Stereotypes is Jack Davis-No Sugar

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Stereotypes in Jack Davis-No Sugar.
The characters in Jack Davis' play "No Sugar" are characters that fit colonial stereotypes (both Aboriginals and Whites) although they seem to be exaggerated. Contrasting characters reveal Ideological ideas and attitudes through things like language, often through conflict.40
The characters of White Australian descent tend to speak with pompous language, disguising their evil deeds behind kind phrases. The most obvious example of this is the character Mr. Neville. He states, with refined language, in (Act One Scene Two), that: …"if you provide the native the basic accoutrements of civilization, you’re halfway to civilizing him." This reveals a belief that Whites are unquestionably superior and that any previous Aboriginal civilization was irrelevant. The pompous statement of the Whites are juxta-posed against the more crude and blunt comments of Aboriginal characters .to show the audience the belief that whites are superior.103
The character of Mr. Neal seems like a cruel evil man which is the way the Aboriginals would probably have viewed Whites (he is a stereotype) Neal believes blacks are worthless, he lives by the words of J. Ernest Regan, that: "a little knowledge is a dangerous thing" (Act Four Scene Four), instead of trying to better Aboriginals and help them he is trying to suppress them and keep them ignorant so they will not turn into a threat to him or Whites in general. His wife Matron seems like a kind caring person, like a mother figure which is how the audience expects a Matron to be. Their conflicting beliefs (Matron promotes the idea of improving aboriginals, Mr Neal promotes ignorance and suppression) causes conflict Neal "I can’t see anything funny about this" Matron "I know you can’t" (Act two Scene Ten).143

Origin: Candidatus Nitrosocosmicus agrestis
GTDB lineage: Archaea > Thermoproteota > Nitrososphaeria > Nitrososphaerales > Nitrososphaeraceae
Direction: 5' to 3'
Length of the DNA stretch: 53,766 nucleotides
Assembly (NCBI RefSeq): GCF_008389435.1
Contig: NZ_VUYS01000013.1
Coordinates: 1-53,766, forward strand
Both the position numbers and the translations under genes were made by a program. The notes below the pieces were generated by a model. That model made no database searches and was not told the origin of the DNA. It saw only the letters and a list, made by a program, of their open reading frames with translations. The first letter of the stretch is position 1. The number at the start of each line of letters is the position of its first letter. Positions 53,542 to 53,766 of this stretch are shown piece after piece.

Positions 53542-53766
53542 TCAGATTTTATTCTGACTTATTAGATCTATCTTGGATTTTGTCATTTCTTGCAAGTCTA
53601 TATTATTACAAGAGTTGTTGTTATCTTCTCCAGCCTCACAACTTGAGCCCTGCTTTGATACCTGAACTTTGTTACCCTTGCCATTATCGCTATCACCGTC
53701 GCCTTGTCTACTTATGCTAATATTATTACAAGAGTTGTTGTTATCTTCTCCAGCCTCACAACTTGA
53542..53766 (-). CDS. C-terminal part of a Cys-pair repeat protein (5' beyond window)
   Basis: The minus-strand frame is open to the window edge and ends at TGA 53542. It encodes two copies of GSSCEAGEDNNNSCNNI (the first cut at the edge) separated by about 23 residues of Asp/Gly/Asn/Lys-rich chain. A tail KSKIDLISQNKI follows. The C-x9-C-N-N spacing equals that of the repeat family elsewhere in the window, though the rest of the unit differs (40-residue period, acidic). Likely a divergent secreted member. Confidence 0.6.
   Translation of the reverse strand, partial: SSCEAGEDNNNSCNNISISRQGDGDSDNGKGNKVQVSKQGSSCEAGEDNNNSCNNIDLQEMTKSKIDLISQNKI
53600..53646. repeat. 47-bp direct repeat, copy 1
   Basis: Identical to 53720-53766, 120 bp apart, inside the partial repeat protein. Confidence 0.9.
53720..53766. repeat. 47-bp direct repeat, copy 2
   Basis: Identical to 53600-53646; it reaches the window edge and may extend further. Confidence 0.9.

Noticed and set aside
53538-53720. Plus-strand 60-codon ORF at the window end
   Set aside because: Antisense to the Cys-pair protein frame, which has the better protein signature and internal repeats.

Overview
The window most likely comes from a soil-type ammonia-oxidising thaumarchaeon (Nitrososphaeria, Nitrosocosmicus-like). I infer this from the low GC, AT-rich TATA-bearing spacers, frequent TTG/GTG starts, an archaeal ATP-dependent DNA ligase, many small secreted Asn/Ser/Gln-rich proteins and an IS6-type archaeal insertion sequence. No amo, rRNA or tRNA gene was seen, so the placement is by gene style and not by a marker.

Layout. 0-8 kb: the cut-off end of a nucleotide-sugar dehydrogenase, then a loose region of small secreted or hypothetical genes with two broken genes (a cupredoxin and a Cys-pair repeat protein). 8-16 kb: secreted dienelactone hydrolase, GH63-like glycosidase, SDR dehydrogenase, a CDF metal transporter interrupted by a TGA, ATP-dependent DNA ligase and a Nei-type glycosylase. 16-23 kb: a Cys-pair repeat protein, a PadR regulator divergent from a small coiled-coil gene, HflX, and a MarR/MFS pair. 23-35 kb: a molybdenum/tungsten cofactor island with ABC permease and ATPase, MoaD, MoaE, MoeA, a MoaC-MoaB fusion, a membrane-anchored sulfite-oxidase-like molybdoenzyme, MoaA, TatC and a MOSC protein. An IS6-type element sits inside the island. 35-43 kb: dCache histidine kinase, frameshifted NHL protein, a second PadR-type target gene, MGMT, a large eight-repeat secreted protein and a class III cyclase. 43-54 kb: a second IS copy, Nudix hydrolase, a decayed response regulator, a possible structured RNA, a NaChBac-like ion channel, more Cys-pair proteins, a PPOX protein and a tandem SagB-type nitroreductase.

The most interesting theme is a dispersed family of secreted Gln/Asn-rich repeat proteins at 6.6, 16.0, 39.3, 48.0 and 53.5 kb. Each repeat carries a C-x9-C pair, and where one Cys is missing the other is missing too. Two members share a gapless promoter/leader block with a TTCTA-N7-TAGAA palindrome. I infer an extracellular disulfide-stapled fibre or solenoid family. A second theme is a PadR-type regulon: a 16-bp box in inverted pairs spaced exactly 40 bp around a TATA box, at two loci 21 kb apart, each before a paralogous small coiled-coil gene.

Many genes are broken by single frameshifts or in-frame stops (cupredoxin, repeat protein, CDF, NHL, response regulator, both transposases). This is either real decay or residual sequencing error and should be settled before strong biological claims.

Mr. Neal’s beliefs also conflict with the beliefs of Sister Eileen.” What do you mean that you don’t encourage natives to read?" Mr. Neal “That’s right" (Act four Scene four). She also disagrees on the methods he uses "the use of violence by your native policemen.....I’d prefer they came on their own free will" (Act four Scene four) Sister Eileen believes in improving the natives which is completely opposite to the belief held by Mr. Neal that natives should remain ignorant. Mr. Neal resents Sister Eileen’s input "bloody do-gooders" and threatens her when she speaks out "I could arrange a transfer for you to another settlement; perhaps Mulla Bulla on the edge of the Gibson Desert”.

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